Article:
R.R. Anderson, M.K. Reagan, M.S. Bell, and O. Plocher

Preliminary Observations and Interpretations from the Manson M-1 Core: A Look into a K-T Impact Structure
Geological Society of America, Abstracts with Program, 1992, v. 24, no. 4, p. 2


The Manson M-1 core was drilled in 1991 by the Iowa Department of Natural Resources - Geological Survey Bureau and the U.S. Geological Survey. The core, drilled on the eastern edge of the Central Peak of the K-T boundary-aged Manson Impact Structure (MIS), reached a depth of 703 feet and penetrated three primary lithologies, a shale-dominated sedimentary clast breccia (SCB), a crystalline rock breccia with a glassy matrix (CBG), and a crystalline rock breccia with a sandy matrix (CBS). The SCB (204-311 ft) is dominated by centimeter- to meters-sized clasts of Cretaceous shales, siltstones and sandstones, with minor Paleozoic carbonate, sandstone, and shale, and some clasts of Proterozoic Red Clastics shales, siltstones and sandstones. Very rare clasts of crystalline rocks are observed. The clasts are surrounded by a gray matrix composed of sand-, silt-, and clay-sized particles with approximately the same composition as the clasts. Only extremely rare clasts display impact shock effects.

The CBG (311-~485 ft) is composed of centimeter- to meter-sized clasts of felsic igneous rocks with very rare amphibolite clasts and glass fragments. The matrix is glassy, displaying varying degrees of devitrification and including quartz, feldspar, and flow-banded glass fragments. Many of the quartz and feldspar grains are shock-deformed, displaying shock lamellae, kink-bands, and disrupted extinction patterns.

The CBS (~485-703 ft) includes more clasts of amphibolite, less felsic igneous clasts, with generally larger and more abundant clasts than CBG. The CBS matrix is composed of sand- to silt-sized grains of crystalline rocks or minerals derived by the brecciation of these rocks, and shock deformation is pervasive in most grains.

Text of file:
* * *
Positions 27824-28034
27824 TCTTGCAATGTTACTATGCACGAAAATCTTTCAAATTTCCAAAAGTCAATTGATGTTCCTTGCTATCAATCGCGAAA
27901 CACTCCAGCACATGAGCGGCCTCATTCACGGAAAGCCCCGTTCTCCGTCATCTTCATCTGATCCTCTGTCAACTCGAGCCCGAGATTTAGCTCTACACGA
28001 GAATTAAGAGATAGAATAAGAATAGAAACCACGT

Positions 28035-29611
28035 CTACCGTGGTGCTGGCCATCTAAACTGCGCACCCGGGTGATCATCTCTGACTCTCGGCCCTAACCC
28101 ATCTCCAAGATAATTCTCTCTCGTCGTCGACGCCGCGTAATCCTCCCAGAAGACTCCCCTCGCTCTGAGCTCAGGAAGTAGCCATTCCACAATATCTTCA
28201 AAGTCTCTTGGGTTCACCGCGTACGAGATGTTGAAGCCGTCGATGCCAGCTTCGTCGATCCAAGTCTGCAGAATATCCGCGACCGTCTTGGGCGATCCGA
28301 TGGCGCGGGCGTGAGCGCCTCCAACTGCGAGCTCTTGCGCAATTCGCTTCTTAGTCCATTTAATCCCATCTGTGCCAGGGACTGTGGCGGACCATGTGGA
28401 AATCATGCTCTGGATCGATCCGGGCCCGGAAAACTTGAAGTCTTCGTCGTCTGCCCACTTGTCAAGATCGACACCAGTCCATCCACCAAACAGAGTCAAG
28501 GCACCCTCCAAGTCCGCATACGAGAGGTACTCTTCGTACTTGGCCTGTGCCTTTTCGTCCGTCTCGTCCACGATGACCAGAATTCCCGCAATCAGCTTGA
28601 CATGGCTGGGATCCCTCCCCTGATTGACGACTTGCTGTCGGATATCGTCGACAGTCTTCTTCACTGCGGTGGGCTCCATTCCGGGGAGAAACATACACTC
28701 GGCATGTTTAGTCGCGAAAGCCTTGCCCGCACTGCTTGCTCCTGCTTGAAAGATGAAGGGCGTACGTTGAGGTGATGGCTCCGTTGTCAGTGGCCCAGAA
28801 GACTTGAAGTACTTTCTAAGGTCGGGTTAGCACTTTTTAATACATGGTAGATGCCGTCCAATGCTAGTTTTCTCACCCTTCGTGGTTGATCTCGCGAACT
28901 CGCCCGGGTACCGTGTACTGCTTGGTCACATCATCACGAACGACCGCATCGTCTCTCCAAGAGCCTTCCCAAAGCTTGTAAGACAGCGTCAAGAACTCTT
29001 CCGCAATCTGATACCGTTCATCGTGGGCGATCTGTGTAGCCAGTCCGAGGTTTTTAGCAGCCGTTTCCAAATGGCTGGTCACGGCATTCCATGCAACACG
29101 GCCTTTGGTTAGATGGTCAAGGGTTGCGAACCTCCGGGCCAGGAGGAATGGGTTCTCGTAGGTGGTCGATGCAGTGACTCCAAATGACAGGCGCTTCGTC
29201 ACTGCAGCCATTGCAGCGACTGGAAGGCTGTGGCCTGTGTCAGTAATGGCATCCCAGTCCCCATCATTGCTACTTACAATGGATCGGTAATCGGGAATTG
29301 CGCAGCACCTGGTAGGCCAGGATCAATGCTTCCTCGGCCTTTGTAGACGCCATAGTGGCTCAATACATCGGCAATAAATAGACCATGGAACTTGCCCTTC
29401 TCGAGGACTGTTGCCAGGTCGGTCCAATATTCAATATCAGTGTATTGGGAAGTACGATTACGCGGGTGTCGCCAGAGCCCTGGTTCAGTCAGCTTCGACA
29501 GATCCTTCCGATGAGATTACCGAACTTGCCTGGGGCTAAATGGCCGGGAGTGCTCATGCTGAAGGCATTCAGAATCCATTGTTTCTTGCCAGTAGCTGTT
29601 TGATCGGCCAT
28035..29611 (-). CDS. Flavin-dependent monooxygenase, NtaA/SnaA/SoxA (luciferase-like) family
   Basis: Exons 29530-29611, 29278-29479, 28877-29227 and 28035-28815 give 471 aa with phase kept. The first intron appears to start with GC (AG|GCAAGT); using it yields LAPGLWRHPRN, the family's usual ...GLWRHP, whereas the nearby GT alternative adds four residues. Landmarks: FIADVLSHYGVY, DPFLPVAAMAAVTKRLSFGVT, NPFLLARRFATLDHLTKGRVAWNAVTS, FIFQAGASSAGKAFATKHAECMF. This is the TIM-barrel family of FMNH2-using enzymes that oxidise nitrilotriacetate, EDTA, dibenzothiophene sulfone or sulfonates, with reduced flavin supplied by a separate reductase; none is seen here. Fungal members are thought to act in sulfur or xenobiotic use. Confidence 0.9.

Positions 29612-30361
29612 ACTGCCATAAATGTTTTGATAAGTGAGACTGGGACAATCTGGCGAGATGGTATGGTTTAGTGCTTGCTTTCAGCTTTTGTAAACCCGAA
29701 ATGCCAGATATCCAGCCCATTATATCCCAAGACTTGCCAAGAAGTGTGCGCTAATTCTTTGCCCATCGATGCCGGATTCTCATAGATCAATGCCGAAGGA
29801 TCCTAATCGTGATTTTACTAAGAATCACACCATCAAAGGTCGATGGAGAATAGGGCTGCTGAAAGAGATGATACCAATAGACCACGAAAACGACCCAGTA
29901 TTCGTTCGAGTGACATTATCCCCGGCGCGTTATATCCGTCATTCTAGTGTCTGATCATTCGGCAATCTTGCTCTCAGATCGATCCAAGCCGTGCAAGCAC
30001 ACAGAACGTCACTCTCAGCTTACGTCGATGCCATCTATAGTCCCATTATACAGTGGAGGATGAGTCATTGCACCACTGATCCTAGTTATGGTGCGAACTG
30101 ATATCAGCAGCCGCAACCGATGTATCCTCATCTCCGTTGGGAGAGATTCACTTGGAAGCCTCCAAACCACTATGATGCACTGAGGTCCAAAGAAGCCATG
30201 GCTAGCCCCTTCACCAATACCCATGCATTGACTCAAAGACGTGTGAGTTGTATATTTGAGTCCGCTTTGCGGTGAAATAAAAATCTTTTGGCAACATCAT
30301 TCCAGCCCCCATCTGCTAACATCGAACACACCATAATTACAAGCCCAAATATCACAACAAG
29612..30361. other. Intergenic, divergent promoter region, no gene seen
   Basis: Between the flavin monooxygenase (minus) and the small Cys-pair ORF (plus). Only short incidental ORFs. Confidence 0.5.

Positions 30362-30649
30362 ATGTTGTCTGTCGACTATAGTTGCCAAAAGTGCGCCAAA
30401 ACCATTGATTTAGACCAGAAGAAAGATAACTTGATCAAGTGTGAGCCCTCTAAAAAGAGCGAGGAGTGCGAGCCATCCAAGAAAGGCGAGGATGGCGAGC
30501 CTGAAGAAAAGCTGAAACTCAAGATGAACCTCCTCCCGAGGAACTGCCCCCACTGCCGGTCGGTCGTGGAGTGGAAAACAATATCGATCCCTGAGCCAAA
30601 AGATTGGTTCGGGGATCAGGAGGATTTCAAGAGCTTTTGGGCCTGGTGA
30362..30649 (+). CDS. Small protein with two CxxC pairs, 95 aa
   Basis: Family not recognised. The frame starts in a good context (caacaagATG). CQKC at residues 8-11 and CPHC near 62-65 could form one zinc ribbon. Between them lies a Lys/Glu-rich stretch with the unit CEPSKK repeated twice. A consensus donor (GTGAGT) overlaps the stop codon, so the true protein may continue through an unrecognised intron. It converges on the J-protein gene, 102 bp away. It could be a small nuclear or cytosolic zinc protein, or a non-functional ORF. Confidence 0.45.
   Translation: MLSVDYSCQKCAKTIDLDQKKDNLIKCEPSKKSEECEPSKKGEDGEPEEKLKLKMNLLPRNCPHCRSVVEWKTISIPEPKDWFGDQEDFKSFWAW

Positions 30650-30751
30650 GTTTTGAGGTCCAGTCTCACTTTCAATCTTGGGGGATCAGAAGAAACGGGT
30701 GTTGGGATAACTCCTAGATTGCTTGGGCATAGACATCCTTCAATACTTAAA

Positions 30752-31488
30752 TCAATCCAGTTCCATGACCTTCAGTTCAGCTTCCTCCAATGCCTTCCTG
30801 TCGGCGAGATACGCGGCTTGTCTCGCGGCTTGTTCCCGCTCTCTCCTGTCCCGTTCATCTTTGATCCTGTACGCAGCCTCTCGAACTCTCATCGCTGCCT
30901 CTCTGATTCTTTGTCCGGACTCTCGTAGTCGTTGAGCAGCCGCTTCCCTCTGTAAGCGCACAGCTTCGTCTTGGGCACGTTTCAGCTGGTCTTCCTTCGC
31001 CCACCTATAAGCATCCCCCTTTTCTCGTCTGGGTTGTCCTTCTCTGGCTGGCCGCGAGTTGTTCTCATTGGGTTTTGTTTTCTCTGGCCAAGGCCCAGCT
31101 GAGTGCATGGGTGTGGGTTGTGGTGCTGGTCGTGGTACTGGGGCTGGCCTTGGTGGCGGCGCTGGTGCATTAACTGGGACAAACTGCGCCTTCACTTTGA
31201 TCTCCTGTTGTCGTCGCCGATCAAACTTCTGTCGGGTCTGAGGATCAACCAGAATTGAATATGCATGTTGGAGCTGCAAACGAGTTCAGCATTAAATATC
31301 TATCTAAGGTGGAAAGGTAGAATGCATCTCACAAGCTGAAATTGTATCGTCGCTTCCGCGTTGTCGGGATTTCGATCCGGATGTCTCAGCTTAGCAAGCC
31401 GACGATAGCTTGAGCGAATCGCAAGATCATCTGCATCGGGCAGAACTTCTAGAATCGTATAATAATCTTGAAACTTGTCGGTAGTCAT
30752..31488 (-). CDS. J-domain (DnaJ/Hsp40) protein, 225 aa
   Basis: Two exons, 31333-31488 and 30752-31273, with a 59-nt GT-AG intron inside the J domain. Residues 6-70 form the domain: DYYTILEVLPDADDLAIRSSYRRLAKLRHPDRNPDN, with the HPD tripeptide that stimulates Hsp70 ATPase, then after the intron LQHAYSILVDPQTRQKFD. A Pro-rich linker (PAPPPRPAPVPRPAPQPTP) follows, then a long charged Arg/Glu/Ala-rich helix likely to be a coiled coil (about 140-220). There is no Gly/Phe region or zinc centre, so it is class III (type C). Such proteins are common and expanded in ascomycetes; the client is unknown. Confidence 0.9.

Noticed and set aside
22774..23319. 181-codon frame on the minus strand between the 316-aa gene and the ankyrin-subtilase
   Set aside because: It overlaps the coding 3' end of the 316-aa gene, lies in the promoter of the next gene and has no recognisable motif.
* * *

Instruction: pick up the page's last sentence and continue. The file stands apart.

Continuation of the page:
The contact between CBG and CBS is gradational, with glassy matrix being steadily replaced by matrix grains. The size and abundance of grains in the matrix increase downward through the two units as does the mean size of clasts and frequency of shock-deformed grains.

The contact between SCB and CBG is sharp but irregular. Clasts of glassy material from CBG are included up to 17 m in the SCB above the contact, and shale clasts up to 9 m in the CBG below it. Angular fragments of flow-banded glass and rounded glassy fragments with irregular boundaries are included in the shale, suggesting that both solid and liquid phases of glass were included. Shale fragments below the contact are completely surrounded by glassy material, suggesting that it was a liquid when the shale was incorporated.

The preliminary interpretation is that CBG and CBS represent shock-brecciated crystalline rock crater floor that was partially melted from the top down by impact energy. Some movement and mixing is apparent, probably occurring during crater formation or during uplift of the Central Peak. The SCB probably represents a debris flow of ejecta and other crater materials from the crater rim that occurred shortly after crater formation. Evidence indicates that the CBG had probably partially cooled, with a thin, glassy crust that was ripped up and incorporated, along with some still molten material, into the shaly debris. At the same time shale fragments were thrust down into the molten CBG. Subsequent alteration modified some grains and matrix.